Taos County, ColoradoEdit This Page

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For a map of New Mexico Territory in 1852, click here.

United States Gotoarrow.png Colorado Gotoarrow.png Taos County

The southern part of present-day Colorado east of the Continental Divide, that is parts of Archuleta, Conejos, Rio Grande, Mineral, Hinsdale, San Juan, Saguache, Alamosa, Costilla, Las Animas, Huerfano, Custer, Pueblo, Otero, Bent, and extreme western edge of Baca counties were part of Taos County, New Mexico Territory from its creation in New Mexico Territory in 1852 until 1860 when the eastern half of Taos County was split off as Mora County.[1] [2]

A few of the earliest settlers in what is now southeastern Colorado may have conducted their county business in Taos via the Santa Fe Trail. For records of residents in what later became southwestern Colorado from 1852 to 1860 check Taos County, New Mexico records. From 1860 to 1861 also check records of Mora County, New Mexico. After 1861 this part of New Mexico was transferred to Colorado and record keeping shifted to the appropriate Colorado counties.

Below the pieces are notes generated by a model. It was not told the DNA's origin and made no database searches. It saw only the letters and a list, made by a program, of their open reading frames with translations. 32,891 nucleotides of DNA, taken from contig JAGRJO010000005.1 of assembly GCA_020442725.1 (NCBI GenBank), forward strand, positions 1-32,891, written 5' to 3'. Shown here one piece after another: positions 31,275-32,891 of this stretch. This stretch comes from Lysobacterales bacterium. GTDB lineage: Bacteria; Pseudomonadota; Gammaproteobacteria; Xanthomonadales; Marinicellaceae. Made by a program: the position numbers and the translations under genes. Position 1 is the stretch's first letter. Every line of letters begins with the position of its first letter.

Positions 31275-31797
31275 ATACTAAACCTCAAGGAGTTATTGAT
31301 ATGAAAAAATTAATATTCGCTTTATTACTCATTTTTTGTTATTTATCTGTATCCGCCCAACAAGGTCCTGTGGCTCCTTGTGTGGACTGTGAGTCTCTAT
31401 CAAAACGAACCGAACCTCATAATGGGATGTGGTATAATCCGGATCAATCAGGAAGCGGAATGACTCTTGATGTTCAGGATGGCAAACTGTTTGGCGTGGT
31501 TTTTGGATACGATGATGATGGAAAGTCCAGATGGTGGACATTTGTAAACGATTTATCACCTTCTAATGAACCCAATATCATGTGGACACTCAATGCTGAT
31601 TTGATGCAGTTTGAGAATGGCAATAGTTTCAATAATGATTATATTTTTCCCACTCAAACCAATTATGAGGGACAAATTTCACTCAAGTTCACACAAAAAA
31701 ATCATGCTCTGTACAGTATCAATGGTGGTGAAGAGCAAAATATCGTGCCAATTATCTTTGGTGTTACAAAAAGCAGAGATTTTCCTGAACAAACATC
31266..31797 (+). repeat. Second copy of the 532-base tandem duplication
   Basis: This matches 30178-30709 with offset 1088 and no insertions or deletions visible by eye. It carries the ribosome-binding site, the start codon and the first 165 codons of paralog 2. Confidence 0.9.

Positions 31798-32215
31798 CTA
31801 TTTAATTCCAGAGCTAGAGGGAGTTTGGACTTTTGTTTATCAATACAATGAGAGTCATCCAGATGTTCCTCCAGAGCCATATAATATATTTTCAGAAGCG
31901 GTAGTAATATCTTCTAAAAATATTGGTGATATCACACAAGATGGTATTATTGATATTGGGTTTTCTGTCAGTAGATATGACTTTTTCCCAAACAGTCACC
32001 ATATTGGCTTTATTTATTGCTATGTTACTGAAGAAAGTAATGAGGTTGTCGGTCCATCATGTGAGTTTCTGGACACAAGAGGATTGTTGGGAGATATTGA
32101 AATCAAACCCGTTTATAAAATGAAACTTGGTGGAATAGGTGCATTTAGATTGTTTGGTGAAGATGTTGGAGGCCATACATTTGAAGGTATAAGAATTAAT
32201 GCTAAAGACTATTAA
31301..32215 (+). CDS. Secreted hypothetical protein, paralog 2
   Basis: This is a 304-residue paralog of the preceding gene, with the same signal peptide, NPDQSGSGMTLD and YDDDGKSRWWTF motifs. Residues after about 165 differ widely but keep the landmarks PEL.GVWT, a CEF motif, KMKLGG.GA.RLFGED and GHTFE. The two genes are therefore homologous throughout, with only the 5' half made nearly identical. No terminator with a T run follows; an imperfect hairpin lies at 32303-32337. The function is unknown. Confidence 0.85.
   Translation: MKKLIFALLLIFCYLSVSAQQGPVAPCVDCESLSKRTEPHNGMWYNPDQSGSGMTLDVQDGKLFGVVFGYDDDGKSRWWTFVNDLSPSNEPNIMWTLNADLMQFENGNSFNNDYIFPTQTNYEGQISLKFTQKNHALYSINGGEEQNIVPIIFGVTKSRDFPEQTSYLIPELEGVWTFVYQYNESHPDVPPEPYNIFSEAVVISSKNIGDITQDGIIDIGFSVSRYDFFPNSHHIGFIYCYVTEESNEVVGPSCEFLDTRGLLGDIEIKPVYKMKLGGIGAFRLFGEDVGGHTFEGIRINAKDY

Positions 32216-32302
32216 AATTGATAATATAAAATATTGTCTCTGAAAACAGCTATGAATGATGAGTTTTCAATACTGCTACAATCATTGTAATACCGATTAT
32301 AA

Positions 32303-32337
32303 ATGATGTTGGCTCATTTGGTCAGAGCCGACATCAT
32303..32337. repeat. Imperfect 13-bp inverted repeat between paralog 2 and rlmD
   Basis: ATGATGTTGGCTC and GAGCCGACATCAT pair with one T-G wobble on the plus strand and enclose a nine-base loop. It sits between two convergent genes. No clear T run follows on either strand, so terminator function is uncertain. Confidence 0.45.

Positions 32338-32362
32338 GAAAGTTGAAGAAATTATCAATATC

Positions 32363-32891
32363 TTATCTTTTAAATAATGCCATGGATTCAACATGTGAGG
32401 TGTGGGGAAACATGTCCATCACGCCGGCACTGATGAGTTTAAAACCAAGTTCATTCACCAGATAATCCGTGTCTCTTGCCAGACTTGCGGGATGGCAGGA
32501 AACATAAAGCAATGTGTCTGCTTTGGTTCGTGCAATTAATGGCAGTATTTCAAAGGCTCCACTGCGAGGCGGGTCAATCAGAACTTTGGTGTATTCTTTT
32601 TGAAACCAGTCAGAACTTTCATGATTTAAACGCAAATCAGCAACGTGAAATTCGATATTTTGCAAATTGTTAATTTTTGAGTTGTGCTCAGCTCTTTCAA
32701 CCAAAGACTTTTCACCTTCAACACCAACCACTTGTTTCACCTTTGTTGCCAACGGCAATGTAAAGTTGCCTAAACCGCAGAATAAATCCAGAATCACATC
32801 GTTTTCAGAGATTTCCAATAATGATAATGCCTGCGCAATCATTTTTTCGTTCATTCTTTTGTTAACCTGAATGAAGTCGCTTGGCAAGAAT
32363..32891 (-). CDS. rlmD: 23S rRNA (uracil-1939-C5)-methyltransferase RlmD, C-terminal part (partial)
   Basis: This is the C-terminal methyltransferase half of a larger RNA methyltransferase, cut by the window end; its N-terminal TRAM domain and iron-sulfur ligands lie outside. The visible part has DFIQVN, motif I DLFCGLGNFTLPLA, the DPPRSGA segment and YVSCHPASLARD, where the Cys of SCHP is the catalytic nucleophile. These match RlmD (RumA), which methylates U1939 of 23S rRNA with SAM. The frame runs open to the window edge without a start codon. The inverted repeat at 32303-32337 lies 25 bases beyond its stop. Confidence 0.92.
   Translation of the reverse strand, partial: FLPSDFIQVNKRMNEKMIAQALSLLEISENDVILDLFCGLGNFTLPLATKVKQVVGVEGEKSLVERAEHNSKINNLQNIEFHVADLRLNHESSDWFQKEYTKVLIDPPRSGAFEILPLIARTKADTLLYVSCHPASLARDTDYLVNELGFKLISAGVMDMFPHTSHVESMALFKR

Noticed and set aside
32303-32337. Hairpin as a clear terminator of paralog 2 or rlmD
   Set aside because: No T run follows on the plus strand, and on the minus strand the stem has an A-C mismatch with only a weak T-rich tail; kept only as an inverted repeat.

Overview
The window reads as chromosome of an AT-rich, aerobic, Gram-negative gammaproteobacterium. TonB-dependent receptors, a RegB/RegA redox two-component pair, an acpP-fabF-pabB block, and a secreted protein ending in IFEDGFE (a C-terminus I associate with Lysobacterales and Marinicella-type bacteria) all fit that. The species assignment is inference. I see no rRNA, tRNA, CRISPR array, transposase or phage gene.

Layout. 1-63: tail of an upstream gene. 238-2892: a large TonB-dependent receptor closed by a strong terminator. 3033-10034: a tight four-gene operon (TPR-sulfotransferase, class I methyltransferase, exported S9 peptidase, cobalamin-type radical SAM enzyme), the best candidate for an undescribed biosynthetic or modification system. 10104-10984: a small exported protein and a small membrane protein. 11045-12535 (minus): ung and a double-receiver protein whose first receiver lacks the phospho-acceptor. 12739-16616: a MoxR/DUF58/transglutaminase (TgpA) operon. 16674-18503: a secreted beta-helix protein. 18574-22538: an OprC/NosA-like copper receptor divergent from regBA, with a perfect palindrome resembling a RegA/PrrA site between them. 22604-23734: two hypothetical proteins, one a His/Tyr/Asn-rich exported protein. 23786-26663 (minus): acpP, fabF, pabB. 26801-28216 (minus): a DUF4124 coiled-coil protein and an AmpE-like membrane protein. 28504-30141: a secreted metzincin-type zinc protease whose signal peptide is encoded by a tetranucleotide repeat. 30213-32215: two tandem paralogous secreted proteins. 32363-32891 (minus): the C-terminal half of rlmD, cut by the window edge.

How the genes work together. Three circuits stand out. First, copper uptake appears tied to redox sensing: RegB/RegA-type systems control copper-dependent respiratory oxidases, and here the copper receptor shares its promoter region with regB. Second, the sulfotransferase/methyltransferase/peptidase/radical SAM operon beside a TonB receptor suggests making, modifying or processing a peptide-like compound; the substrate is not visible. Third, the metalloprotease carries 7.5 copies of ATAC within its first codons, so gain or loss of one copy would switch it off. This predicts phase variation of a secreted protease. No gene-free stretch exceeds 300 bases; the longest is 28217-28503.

References

  1. Compare 1852 and 1854 maps.
  2. John Koontz, Political History of Nevada, 5th ed. (Carson City, Nev.: SPO, 1965), 37-98. At various libraries (WorldCat). FHL Book 979.3 N2k
  3. Wikipedia contributors, "Taos County, New Mexico" in Wikipedia: the Free Encyclopedia at http://en.wikipedia.org/wiki/Taos_County,_New_Mexico (accessed 8 August 2011).
  4. Original Counties of New Mexico Territory (map) at http://www.nmgs.org/Graphics/nmcoun-orig.jpg (accessed 9 August 2011).
  5. J.H. Colton, "Territories of New Mexico and Utah" (map) (New York: Johnson and Browning, 1860?). Digitized at http://content.lib.utah.edu/cdm4/item_viewer.php?CISOROOT=/uw&CISOPTR=483&CISOBOX=1&REC=1 (accessed 9 August 2011).
  6. Marion Ellison, An inventory and index to the records of Carson County, Utah and Nevada Territories, 1855-1861 (Reno, Nevada: Grace Dangberg Foundation, 1984), iv. At various libraries (WorldCat). FHL Book 979.3 R2e.

 

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